Posted by MB on August 8, 2001, at 2:29:30
In reply to Re: phenyalanine-DA precursor » MB, posted by Mitch on August 7, 2001, at 23:53:08
> > > > > Hi All,
> > > > >
> > > > > Does anyone know how caffiene affects the brain? Sometimes a Diet Coke is the only thing that makes me feel better. No, I'm not addicted, but I used to be.
> > > > >
> > > > > Sherry
> > > >
> > > > Sometimes caffeine is the only thing that makes *me* feel better also. Sometimes, however, it sends me into a panic attack. I think I'd be better without it but the depression of withdrawal is too severe. Laugh if you want, but I've considered going to inpatient rehab to get off of it.
> > > >
> > > > Another thing, NutraSweet has l-phenylalanine (an amino acid) in it, which is a precursor to norepinephrine and dopamine. Some argue that amino acid supplements can't increase catecholamine levels, but others are firm believers that l-phenylalanine supplements can boost these neurotransmitters and assuage depression.
> > >
> > > MB,
> > >
> > > Thanks for that info. I wonder why right after I get to work I am down at the pop machine getting a Diet Coke or Diet Pepsi within an hour of getting there. I've noticed that I really don't care for non-diet sodas, interestingly.
> > >
> > > Mitch
> > I'm right there with ya. If I'm not going to drink coffee, I always go for diet coke...don't really care for diet pepsi. I've taken l-phenylalanine supplements (as well as l-tyrosine, which is what l-phenylalanine is converted to before it converts to dopamine or norepinephrine). I found both supplements very stimulating. I think l-phenylalanine can also be converted to various chemicals called phenethylamines which are stimulating. Whatever the mechanism, it seems that l-phenylalanine has mild stimulating properties. Could that be why we like diet and not regular????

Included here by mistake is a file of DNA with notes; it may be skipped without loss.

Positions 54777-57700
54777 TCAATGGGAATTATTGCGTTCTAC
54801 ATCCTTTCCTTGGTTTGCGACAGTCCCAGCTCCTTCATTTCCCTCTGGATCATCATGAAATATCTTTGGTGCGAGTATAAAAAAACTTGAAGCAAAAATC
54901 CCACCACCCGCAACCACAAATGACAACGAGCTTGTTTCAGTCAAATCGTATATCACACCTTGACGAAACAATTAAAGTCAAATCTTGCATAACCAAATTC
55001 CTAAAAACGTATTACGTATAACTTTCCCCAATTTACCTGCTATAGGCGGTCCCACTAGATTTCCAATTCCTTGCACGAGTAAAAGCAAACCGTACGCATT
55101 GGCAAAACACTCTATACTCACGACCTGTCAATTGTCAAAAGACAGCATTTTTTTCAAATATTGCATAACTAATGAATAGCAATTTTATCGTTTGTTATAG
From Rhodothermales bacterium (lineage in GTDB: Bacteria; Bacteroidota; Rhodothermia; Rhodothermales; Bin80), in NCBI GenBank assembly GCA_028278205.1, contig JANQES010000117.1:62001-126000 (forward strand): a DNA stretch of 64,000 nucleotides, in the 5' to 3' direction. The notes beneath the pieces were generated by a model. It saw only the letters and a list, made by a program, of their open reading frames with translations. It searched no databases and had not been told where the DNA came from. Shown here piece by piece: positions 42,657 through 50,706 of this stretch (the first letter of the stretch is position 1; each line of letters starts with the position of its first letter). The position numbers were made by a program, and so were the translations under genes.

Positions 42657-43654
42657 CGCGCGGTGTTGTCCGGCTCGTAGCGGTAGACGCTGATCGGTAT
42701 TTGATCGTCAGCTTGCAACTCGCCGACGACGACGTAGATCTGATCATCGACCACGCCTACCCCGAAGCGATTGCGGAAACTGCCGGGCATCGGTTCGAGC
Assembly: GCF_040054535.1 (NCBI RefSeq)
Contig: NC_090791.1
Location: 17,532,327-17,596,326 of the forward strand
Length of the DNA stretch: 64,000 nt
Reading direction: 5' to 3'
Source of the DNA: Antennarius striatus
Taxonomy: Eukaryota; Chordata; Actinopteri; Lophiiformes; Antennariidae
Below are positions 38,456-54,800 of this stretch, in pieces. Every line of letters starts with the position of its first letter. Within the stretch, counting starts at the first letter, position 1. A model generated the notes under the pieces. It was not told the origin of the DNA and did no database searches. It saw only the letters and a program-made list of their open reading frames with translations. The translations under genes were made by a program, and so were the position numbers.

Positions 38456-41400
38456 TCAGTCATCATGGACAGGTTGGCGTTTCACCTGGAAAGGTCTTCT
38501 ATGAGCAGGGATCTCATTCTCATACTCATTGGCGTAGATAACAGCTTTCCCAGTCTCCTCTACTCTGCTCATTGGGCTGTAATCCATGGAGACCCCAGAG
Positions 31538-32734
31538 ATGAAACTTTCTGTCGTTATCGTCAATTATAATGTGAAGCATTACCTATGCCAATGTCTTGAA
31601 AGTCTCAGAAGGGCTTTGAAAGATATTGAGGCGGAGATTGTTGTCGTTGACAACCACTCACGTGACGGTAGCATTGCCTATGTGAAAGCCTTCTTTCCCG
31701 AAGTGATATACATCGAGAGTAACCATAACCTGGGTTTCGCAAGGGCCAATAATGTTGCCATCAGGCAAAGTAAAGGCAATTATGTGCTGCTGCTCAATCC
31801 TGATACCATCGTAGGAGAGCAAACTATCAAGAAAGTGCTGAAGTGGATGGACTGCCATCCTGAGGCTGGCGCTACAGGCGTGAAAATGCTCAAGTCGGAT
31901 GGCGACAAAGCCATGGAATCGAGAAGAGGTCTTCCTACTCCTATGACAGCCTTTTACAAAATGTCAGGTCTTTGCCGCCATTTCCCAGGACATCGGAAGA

> Wow, did you just use a "mental" nail-gun there? Phenylethylamines, well now isn't that the chocolate high thing? And come to mention it, venlafaxine (Effexor) is "related to the phenylethylyamines" (which can make me hypomanic). So *tyrosine* is a more immediate precursor then??? Well, well, I do crave aged cheese sauces (alfredos-cheddars), smoked/aged meats, and soy sauce! Gobble-gobble, yum-yum! (can't help that phrase I stole it from Kurt Vonnegut, JR.). I tried some 5-HTP and Omega3 stuf and it didn't seem to do any good. Perhaps what I ought to investigate is some l-tyrosine supplements instead. Interesting that these sorts of things are contraindicated with MAOI use....
> Thanks for that info. That might help my ADHD and seasonal depressions without worsening cycling or causing hypomania.
I think the stuff in aged cheeses that you have to be careful of when on MAOIs is *tyramine*, not tyrosine. Tyrosine is converted to l-dopa (which, by the way is a drug used to treat parkinson's disease) which is converted to dopamine, which is then converted to norepinephrine.
*Tyramine*, on the other hand, is tryosine without the group of atoms that make it an acid (called a carboxyl group). Tyramine can eventually be converted to norepinephrine, but bypasses the dopamine stage. Hey, here's a link to a really amazing flowchart that really blew my mind. All these chemicals are so intricately connected. check it out:
I think any of these chemicals can be dangerous on MAOIs. See all the molecules with N's on them? The N (nitrogen) with the three lines comming off of it (two lines going to hydrogens, and one line going to an electron pair) is an amino group. The structures with one amino group are "monoamines." MAO (monoamine oxidase) breaks these chemicals down, and MAOI-antidepressants inhibit this enzyme from breaking these chemicals down and they build up...which is good for depressed people when things like dopamine and norepinephrine build up. But tyramine, the stuff in aged cheese, can kill you when it builds up too much. Sorry if I just told you a bunch of stuff you already know, but I think this stuff is interesting, and I tend to ramble on about it...